Article

Tax reform proposals: potential implications for retirement and other benefit programs

A new administration prepares to lead the U.S.

January 20, 2017
| United States

A new environment

President Trump and the Republican-controlled House and Senate intend to simplify the tax code, cut marginal tax rates for corporations and individuals, and reduce capital gains taxes. They also want to enable global companies to repatriate overseas cash reserves at relatively low tax rates. The lower tax rates would be accompanied by a broader tax base, as elected leaders plan to eliminate or reduce at least some tax credits, deductions and exclusions now available to businesses and individuals.

Implications for employers: taxes and compensation

Corporate taxes

Employers may want to consider funding their retirement, retiree medical and other benefit plans before a possible drop in tax rates.

Here are some factors to consider:

  • Higher deductions on contributions
  • Taking advantage of current tax credits (Section 199)
  • Potential change in tax rate adds rationale for borrowing to fund plans now
  • Opportunity to shift liability from nonqualified to qualified plan paired with increased funding
  • From an accounting perspective, increased funding reduces deferred tax asset and increases deferred tax liability — lowers P&L loss when tax reform is eliminated
  • Stronger case for advance pension funding

Also, in light of potential changes, if a pension plan sponsor expects to terminate a plan within a few years, the sponsor may want to accelerate the timeline.

Employers may want to consider funding their retirement, retiree medical and other benefit plans before a possible drop in tax rates.

Individual taxes

Increase in the current after-tax value of nonqualified deferred compensation already accrued:

  • Before tax reform, the attractiveness of Roth decreases.
  • After tax reform, the relative value of tax-advantaged contributions decreases.

Compensation

When setting goals for incentive plans, employers should consider the following potential changes related to taxes and accounting:

  • Possible reduction in corporate tax rates
  • One-time tax holiday on repatriated cash
  • Changes to revenue-recognition rules
  • Slight shift in the relative pay mix with potentially lower capital gains taxes and higher interest rates
  • More variable and less fixed compensation versus the current state
  • More long-term and less short-term compensation versus the current state
  • Potentially less interest or participation in deferred compensation programs

Challenges and opportunities: implications for compensation and retirement programs

The potential for reduced corporate tax rates may present near-term financial opportunities, including some to consider before changes are enacted. Over the longer term, changes to the tax code could also create significant changes to benefits, compensation and Total Rewards strategies.

President Trump’s proposed highest marginal corporate tax rate:

From 35% to 15% with no alternative minimum tax

  • Creates challenges for deferred compensation and executive compensation programs
  • Creates advance funding opportunities for pension, retiree medical and other benefit programs
Individual Current law House of Representatives President
Highest marginal income tax 39.6% 33% 33%
Alternative minimum tax Applies Eliminated Eliminated
Estate tax Applies above threshold Eliminated Eliminated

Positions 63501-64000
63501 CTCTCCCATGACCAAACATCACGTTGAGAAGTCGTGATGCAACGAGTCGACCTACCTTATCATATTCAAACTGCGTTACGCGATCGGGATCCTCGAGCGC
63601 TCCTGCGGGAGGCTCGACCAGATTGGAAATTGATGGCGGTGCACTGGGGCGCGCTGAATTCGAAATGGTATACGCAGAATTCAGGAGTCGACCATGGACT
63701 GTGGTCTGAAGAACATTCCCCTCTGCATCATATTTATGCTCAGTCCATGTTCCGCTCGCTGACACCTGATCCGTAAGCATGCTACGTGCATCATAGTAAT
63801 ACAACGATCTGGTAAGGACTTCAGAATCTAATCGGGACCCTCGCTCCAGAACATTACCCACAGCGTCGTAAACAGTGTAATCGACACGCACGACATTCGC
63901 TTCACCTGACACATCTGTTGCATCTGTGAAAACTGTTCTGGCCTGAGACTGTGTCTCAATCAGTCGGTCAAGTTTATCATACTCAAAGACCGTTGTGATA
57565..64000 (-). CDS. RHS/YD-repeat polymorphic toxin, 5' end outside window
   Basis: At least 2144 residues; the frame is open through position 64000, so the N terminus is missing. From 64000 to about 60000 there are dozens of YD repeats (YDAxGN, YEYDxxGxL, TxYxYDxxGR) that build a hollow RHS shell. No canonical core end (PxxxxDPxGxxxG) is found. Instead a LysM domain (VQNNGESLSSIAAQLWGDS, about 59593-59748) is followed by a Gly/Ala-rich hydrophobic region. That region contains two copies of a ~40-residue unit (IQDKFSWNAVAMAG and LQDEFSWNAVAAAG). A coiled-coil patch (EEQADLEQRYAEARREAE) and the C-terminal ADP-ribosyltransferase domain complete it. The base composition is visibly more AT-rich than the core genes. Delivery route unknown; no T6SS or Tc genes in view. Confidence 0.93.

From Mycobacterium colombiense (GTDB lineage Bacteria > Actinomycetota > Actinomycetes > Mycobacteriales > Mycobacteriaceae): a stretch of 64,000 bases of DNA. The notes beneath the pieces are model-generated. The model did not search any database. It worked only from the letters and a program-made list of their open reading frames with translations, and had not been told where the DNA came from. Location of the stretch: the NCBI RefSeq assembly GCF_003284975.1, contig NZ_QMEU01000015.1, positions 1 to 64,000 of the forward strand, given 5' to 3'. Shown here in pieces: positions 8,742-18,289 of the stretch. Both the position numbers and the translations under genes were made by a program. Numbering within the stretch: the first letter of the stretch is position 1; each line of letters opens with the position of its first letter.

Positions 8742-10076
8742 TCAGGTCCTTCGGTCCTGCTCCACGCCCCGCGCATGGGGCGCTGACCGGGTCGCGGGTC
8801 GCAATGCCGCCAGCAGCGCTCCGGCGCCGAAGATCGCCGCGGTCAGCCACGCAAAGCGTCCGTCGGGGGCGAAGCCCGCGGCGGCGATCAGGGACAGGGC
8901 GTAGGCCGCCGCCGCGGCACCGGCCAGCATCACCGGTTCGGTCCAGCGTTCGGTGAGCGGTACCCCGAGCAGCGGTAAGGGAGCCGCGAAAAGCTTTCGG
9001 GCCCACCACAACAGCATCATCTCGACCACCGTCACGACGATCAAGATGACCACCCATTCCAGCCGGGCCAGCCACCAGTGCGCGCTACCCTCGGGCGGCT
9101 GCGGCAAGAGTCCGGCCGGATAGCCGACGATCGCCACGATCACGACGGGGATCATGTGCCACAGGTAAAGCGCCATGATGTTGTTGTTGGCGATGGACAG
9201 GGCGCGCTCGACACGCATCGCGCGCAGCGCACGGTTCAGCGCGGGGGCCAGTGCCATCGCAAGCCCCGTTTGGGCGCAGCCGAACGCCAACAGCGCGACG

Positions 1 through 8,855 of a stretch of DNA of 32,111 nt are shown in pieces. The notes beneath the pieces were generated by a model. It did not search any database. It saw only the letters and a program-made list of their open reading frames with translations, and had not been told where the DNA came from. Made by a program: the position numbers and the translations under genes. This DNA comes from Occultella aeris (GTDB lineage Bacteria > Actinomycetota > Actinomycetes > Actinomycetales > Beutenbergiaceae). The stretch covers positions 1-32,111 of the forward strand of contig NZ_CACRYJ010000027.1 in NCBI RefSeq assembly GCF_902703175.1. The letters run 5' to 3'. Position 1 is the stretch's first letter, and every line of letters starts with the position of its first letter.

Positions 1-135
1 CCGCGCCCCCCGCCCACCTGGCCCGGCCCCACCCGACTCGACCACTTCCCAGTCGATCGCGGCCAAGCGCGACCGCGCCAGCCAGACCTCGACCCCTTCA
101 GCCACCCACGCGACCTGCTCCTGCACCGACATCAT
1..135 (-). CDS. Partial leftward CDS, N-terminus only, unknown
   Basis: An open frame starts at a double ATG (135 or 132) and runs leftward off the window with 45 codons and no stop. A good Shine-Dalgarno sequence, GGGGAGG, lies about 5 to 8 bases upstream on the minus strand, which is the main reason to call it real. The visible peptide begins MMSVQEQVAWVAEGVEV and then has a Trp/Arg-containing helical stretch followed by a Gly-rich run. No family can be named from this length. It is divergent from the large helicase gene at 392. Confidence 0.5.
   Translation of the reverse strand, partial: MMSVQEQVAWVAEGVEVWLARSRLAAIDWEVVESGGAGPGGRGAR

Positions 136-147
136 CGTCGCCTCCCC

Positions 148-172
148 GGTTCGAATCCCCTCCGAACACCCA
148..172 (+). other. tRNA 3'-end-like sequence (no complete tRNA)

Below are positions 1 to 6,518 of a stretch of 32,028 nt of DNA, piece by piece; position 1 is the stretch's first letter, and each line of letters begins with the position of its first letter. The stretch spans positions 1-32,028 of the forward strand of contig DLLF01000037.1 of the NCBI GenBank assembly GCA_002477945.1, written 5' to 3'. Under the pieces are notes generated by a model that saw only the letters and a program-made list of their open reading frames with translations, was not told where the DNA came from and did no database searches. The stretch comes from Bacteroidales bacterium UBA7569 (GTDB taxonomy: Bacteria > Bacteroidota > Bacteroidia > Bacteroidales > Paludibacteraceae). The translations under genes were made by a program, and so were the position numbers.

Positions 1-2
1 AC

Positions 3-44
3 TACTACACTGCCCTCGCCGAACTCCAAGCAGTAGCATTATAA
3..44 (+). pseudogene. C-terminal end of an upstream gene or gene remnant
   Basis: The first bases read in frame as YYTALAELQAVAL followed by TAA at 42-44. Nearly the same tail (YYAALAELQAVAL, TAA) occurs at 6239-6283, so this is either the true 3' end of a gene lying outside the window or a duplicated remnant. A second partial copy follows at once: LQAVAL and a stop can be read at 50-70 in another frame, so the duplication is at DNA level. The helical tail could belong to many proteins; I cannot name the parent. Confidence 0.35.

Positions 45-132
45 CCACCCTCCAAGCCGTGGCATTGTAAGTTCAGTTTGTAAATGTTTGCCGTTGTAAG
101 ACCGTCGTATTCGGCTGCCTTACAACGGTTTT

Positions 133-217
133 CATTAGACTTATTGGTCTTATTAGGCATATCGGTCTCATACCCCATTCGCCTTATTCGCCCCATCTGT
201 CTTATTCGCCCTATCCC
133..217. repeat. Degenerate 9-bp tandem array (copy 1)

Capital gains, dividends 20% 50% excluded, remainder at marginal tax rate 20%
Interest income Same as marginal tax rate Same as capital gains Same as marginal tax rate
Deductions Numerous, complicated Larger standard deductions; itemized deductions other than charitable contributions and home mortgage interest eliminated Larger standard deduction; cap on itemized deductions
Highest marginal income tax 35% 20%, no alternative minimum 15%, no alternative minimum
Net interest expenses on future loans Deductible Not deductible Manufacturing companies would have the option to expense capital investment or deduct corporate interest
Cost of capital investment Depreciation amortized Immediately deductible TBD
Section 199 and other business credits Allowed Eliminated except for R&D Generally eliminated, except for R&D
Taxation of foreign income Deferred until repatriated, with credits Territorial, more competitive No deferral, but credits remain; more competitive
Deemed repatriation of currently deferred foreign profits No 8.75% for cash; 3.5% for other profits One-time 10% on cash

Practical steps

  • Accelerate pension plan contributions.
  • Monitor capital market reactions.
  • Review the pension asset strategy/mix.
  • Plan for the possibility of increased retirements.
  • Shift nonqualified pension liability to a qualified plan and fund.
  • Fund retiree welfare liabilities via a qualified trust (VEBA) or a pension plan (401(h) account), or settle these liabilities via a tax-effective annuity.
  • Fund incurred-but-not-reported (IBNR) claims for the active medical plan in a qualified trust (VEBA) before tax reform effective date to ensure a larger tax deduction.
  • Maintain the status quo through the relative pay mix.
  • Anticipate likely changes when setting goals for the 2017 annual bonus and long-term compensation plans.

How Willis Towers Watson can help

While nobody can accurately predict how tax reform will evolve under the Trump administration, employers should begin to identify, prioritize and advocate for the tax relief most important to them.

Talk with a Willis Towers Watson senior strategist about contribution and benefit strategies that can help your organization be well positioned for changes that may occur.

Willis Towers Watson is not a tax advisor. We recommend you involve your tax advisor in the consideration of potential actions.